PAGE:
Consumers’ recollection of their consumption experience has been shown to be open to suggestion and susceptible to external influence. For instance, recollections about product quality as well as product type have been shown to be open to misleading suggestions from print advertisements (Braun, 1999; Cowley & Janus, 2004). While these initial studies have demonstrated the presence of the misinformation effect in the consumer behavior context and some boundary conditions for the same, they have also raised important questions regarding the nature of the effect, the level to which it extends to and processing strategies that might enhance or mitigate the effect. For instance, one important question that is raised is whether consumers’ false recollections are limited to the actual misinforming stimulus or do they extend to confabulations that go beyond the misinforming intrusion. The objective of this study is to investigate this possibility. Previous studies in the decision making literature have shown that extended processing of information may not always lead to accurate judgments and might, in some cases, reduce judgment accuracy. In addition to this, evidence from the eyewitness testimony and cognitive psychology literature suggests that when individuals are placed in situations that elicit extended recollection, they are prone to greater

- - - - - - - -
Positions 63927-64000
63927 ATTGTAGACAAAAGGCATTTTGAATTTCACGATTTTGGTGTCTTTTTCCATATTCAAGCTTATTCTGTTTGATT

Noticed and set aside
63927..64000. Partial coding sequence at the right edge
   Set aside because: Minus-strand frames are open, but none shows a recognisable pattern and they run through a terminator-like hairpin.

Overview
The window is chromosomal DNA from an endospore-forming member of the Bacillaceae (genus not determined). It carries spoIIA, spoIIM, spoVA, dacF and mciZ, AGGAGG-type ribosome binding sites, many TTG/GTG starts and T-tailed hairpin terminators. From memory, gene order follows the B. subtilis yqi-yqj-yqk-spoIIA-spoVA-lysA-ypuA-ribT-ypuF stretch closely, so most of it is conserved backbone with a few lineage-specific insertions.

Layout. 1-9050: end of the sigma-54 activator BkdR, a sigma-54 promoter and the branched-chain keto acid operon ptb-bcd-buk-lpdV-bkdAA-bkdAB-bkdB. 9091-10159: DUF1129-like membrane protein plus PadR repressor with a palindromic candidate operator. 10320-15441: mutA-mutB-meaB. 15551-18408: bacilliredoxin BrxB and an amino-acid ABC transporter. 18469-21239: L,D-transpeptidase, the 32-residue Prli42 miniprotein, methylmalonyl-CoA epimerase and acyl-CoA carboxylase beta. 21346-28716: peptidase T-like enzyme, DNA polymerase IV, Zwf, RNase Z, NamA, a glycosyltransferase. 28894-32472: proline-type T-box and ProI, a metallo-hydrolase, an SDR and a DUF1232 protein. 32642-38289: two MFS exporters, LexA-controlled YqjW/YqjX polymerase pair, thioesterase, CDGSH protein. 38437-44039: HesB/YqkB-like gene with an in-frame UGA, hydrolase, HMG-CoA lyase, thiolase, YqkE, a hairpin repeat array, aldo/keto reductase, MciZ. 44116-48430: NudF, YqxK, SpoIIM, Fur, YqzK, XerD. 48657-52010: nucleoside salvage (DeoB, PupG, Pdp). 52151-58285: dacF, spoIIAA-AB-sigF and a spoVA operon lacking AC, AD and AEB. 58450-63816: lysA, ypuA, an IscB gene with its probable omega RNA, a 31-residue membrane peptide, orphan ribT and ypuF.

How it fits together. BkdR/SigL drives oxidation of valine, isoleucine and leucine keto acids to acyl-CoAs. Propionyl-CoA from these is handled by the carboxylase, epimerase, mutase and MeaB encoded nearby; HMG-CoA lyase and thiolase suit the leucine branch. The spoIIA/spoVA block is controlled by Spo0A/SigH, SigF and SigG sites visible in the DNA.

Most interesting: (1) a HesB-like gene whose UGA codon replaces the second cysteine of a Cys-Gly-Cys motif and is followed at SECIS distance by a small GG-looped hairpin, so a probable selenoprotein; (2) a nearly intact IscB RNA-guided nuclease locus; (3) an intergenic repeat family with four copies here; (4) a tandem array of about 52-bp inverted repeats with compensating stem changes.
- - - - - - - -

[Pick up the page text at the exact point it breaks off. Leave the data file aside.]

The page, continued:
314 / WORKING PAPERS memory errors. The interesting aspect of this is that in certain situations these errors of recollection could go beyond the misinforming stimulus. Recent qualitative studies on the role of imagination in the consumption of products (Martin, 2004) have also provided us with an explanation of how imagination, by way of enhancing vivid imagery and inducing embellishment, could actually lead to greater errors in recall of the consumption experience. The above two threads of rationale lead us to expect that some forms consumption, specifically, consumption experiences that encourage extended processing of information (through elaboration), might actually lead to greater errors in memory as compared to experiences with no such extended processing. Studies on autobiographical memories find that in situations when participants were encouraged repeatedly (along with misinformation stimuli) to provide detailed accounts for their childhood experiences, misinformation effects were particularly strong and confidence in their recall were also high. Accordingly, we expect that when consumers are in an immersive experience and are naturally placed in a situation conducive to imagination, their consumption memory is not only susceptible to misinformation but can also be led to confabulate. That is, via the misinforming stimulus and imagination, they can be expected to not only recall their experience to be more consistent with the misinforming stimulus but also go beyond the stimulus itself and ‘hyper-recall’ aspects or features of the experience that were actually not presented. We expect these reconstructions to be specific features or aspects that are extensions of the (main) misinforming stimulus. In a way, contrary to previous misinformation effect studies, we expect misinformation at the more ‘general’ thematic level to lead to greater ‘specific’ feature-level false alarms. Based on a survey and pretest examining product relevance and involvement, we chose computer games as the test setting. In a 2 X 2 computer-based experiment, the misinformation stimulus manipulated a) the basic theme of the game and b) the primary evaluative dimension related to the game via misleading questions presented after the participants had read a description and had actually played the game for 4 minutes. Imagination was manipulated by a story which placed them in an imaginary problem situation and asked them to imagine and write down their account of the way in which they tackled the problem. In addition to free recall measures, we also collected recognition measures on a variety of words that were semantically related (as well as unrelated) to the key misinformation stimulus. Preliminary analyses show that the main effect of misinformation on both theme-related and evaluation-related words was significant at the p<0.001 level. That is, when exposed to the incorrect theme (in the misinformation condition), participants’ recognition of the misinformation-consistent theme and evaluation words was significantly more than the no-misinformation condition. The main effect of imagination was not significant on both. However, imagination had a significant effect on unrelated words, i.e. words that were neither part of the description nor part of the misinformation stimulus. Further, this effect was found to be inhibitory. That is, in the imagination condition, participants were less likely to falsely recognize unrelated words. The misinformation X imagination interaction was also not significant. The pattern of results suggests that consumers’ susceptibility to misinformation is robust. However, increased thought put in on the game after initial consumption (by way of the ‘imagine’ instruction) seemed to do two things. Firstly, it led participants along a different path which made them falsely recognize words that were actually consistent with the imagination story (and thus inconsistent with both the game and the misinformation). Secondly, the increased thought induced by the imagination condition probably enhanced the involvement of these participants and led them to reduced false alarms with respect to both misinformation-related and completely unrelated words. The lack of an interaction between misinformation and imagination leads us to believe that further study is necessary to untangle the effects of involvement and imagination upon consumers’ susceptibility confabulate and embellish their memories. Reference List Braun, K. A. (1999). Postexperience advertising effects on consumer memory. Journal of Consumer Research, 25, 319-334. Cowley, E. & Janus, E. (2004). Not necessarily better, but certainly different: A limit to the advertising misinformation effect on memory. Journal of Consumer Research, 31, 229-235. Martin, B. A. S. (2004). Using the imagination: Consumer evoking and thematizing of the fantastic imaginary. Journal of Consumer Research, 31, 136-149.